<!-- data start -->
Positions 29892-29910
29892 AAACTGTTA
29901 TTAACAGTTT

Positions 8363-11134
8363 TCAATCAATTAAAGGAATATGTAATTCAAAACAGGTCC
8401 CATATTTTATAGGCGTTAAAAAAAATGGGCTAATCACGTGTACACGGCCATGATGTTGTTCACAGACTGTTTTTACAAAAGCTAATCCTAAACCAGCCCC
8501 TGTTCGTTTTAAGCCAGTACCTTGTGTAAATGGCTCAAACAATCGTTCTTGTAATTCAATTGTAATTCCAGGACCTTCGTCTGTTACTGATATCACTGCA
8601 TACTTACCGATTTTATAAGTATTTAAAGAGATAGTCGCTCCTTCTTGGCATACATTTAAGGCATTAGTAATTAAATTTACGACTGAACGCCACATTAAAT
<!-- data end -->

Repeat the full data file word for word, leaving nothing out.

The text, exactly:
Positions 29892-29910
29892 AAACTGTTA
29901 TTAACAGTTT

Positions 8363-11134
8363 TCAATCAATTAAAGGAATATGTAATTCAAAACAGGTCC
8401 CATATTTTATAGGCGTTAAAAAAAATGGGCTAATCACGTGTACACGGCCATGATGTTGTTCACAGACTGTTTTTACAAAAGCTAATCCTAAACCAGCCCC
8501 TGTTCGTTTTAAGCCAGTACCTTGTGTAAATGGCTCAAACAATCGTTCTTGTAATTCAATTGTAATTCCAGGACCTTCGTCTGTTACTGATATCACTGCA
8601 TACTTACCGATTTTATAAGTATTTAAAGAGATAGTCGCTCCTTCTTGGCATACATTTAAGGCATTAGTAATTAAATTTACGACTGAACGCCACATTAAAT